A handful of dirt.
- any unclean or soiling matter, as mud, dust, dung, trash, etc.; filth
- earth or garden soil
- anything common, filthy, or contemptible
- dirtiness, nastiness, corruption, etc.
- ☆ obscene writing, speech, etc.; pornography
- ☆ malicious talk or gossip
- ☆ Gold Mining the gravel, soil, etc. from which gold is separated by washing or panning
Origin of dirtMiddle English by metathesis ; from drit ; from Old Norse drita, excrement, akin to Old English dritan, to excrete ; from Indo-European base an unverified form dher- (see dark) from source Classical Latin forire, defecate
do someone dirt☆
hit the dirt
- Earth or soil.
- a. A filthy or soiling substance, such as mud or dust.b. Excrement.
- A squalid or filthy condition.
- One that is mean, contemptible, or vile.
- a. Obscene language or subject matter.b. Malicious or scandalous gossip.c. Information that embarrasses or accuses.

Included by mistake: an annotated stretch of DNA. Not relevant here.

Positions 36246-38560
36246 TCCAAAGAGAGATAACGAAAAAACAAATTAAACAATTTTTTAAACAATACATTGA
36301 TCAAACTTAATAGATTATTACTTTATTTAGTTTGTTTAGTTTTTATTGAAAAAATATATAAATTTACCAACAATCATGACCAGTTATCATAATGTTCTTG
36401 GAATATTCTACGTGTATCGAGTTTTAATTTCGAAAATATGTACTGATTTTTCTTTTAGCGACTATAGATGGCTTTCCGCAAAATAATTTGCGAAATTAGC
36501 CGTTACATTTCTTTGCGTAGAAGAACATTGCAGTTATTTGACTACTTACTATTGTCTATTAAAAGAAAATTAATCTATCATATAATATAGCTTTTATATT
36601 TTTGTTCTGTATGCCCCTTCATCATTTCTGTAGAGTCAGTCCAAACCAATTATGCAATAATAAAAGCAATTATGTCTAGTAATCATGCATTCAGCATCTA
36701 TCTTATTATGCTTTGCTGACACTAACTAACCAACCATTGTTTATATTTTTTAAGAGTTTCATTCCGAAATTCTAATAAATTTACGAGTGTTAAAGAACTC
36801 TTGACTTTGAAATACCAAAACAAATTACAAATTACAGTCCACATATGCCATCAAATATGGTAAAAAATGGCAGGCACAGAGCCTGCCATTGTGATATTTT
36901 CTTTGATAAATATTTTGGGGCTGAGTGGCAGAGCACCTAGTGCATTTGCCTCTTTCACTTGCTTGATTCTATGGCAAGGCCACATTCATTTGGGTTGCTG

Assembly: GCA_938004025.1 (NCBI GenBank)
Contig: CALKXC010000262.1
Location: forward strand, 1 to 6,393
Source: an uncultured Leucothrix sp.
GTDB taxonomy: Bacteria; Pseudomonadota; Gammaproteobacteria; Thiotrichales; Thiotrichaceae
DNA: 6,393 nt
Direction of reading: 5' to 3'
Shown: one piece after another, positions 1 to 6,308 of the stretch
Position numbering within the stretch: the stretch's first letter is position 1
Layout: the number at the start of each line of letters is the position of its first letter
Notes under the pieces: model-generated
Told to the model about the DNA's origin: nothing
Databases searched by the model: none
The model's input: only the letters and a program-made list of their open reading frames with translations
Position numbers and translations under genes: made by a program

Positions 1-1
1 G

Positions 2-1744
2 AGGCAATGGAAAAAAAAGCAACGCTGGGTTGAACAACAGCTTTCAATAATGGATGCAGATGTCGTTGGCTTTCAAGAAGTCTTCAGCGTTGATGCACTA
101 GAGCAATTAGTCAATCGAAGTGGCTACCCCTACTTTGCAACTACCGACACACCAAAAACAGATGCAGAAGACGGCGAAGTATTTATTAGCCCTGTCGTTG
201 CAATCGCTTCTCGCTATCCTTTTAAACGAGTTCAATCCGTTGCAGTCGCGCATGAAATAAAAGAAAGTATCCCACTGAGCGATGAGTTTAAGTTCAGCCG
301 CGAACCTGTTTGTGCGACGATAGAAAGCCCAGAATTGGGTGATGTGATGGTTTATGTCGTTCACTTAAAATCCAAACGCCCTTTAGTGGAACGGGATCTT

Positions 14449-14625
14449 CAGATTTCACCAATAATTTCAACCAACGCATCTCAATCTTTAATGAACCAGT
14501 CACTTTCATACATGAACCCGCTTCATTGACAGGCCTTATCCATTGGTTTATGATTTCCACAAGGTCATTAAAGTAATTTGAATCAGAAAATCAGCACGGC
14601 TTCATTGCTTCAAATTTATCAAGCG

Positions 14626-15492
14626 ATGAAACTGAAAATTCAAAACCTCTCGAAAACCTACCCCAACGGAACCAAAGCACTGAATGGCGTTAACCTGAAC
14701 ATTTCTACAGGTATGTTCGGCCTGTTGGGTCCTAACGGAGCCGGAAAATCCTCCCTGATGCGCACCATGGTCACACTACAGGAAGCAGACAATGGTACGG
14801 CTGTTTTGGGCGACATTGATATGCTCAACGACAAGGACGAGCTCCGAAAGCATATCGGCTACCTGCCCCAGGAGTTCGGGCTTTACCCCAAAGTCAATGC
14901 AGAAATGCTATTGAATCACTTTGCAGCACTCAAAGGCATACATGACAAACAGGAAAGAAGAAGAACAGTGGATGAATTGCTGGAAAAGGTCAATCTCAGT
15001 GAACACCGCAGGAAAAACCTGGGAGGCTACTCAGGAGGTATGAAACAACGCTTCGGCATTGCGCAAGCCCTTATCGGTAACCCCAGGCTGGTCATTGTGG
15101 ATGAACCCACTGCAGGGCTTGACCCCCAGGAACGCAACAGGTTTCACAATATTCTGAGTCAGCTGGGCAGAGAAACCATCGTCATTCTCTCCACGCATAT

- Unethical behavior or practice; corruption.
- Material, such as gravel or slag, from which metal is extracted in mining.
Origin of dirtMiddle English, variant of drit, excrement, filth, mud, from Old Norse.
(usually uncountable, plural dirts)
(third-person singular simple present dirts, present participle dirting, simple past and past participle dirted)
From Middle English drit (“excrement”), probably from Old Norse drit (“exrement”), from Proto-Germanic *dritą, *dritō (“excrement”), from Proto-Indo-European *dʰreyd-, *treydʰ- (“to have diarrhea”). Cognate with Norwegian dritt (“excrement”), Icelandic drit (“bird exrement”), Dutch drijten (“to defecate”), drits (“dirt, mud, filth”) and dreet (“excrement”), regional German Driss (“shit”), Old English ġedrītan (“to defecate”), Albanian ndyrë (“dirty, filthy”).
- (Ireland) Deposit Interest Retention Tax